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School of Business extends New Orleans-style welcome

January 17, 2018 2:30 PM
Mark Miester
A brass band leads students and guests into the newly expanded A. B. Freeman School of Business as classes resumed for the semester on Tuesday, Jan. 16. (Photos by Sabree Hill)


The Goldring/Woldenberg Business Complex is officially open for business.

On Tuesday, Tulane University’s A. B. Freeman School of Business unveiled its long-awaited expansion with a celebration in honor of the building’s inaugural day of classes. Accompanied by the Uptown Strutters Brass Band, Tulane Provost Robin Forman and Freeman School Dean Ira Solomon led a ceremonial second-line into the building and welcomed students, faculty and staff to the B-school’s spectacular new home.

“Beautiful, creatively designed spaces are fundamental to the work we do,” Forman said. “They build community, they reinforce community standards, and they make activities possible that wouldn’t have been possible otherwise.”

“A world-class community deserves a world-class building.”

Dean Ira Solomon, A.B. Freeman School of Business

Designed by renowned architect Cesar Pelli, the $35 million expansion unites what were two business school buildings into a single unified structure featuring more than 80,000 square feet of new and renovated space, including 10 new classrooms, more than 30 new student breakout areas and an expansive three-story atrium fronted by a wall of waving glass.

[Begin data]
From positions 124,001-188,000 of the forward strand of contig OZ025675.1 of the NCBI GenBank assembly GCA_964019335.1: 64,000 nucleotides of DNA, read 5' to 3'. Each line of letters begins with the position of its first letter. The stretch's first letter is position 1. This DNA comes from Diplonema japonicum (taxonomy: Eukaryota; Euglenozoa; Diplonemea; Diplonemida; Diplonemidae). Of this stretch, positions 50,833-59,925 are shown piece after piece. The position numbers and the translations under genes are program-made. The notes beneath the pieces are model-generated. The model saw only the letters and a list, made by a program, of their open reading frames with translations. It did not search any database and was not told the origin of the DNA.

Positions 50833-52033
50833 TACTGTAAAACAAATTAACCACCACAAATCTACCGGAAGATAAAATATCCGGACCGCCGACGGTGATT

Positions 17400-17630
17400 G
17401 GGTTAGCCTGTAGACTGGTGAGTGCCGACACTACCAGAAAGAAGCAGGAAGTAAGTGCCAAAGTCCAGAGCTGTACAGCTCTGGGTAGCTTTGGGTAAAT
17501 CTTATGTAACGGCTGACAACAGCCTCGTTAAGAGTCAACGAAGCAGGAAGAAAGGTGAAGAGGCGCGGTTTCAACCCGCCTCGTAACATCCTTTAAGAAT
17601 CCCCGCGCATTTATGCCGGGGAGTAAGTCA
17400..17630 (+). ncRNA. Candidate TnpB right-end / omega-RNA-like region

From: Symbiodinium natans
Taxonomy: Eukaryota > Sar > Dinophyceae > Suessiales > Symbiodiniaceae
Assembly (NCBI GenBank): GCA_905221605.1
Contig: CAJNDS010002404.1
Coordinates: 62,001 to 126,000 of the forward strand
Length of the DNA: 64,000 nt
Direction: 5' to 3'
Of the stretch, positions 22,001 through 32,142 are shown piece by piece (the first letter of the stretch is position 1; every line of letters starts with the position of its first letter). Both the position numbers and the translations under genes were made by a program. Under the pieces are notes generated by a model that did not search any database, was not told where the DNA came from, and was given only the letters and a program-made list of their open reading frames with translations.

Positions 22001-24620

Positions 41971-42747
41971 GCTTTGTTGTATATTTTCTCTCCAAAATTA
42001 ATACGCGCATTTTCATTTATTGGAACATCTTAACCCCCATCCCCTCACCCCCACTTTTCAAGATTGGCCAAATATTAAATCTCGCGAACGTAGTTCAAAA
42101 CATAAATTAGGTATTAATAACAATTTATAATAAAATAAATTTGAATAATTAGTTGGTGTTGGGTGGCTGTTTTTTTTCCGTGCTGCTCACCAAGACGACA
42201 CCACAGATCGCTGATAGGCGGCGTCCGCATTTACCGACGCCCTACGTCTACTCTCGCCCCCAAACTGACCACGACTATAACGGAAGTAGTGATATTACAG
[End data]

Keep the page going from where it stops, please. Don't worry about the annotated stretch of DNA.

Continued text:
The building was also designed to meet LEED Gold standards and will showcase an extensive collection of art, much of it drawn from the Newcomb art collection.

“A world-class community deserves a world-class building,” said Solomon.

For students, many of whom had only ever attended business classes in the basement of the Howard-Tilton Library, the new building was a revelation.

“It’s super cool,” said senior Robbie Sipos. “It definitely has all the touches you’d expect from a world-class business school.”

“The building is really welcoming,” added senior Sarah Lawhorne. “It’s really wide open and you can network and mingle.”

“It’s beautiful,” said junior Justine Felitto. “The classrooms are really modern, and there are a lot of good places for group study, which I felt like the library was really lacking.”

Sophomore Allen Chen may have summed it up best.

“It’s like a five-star hotel. It’s great.”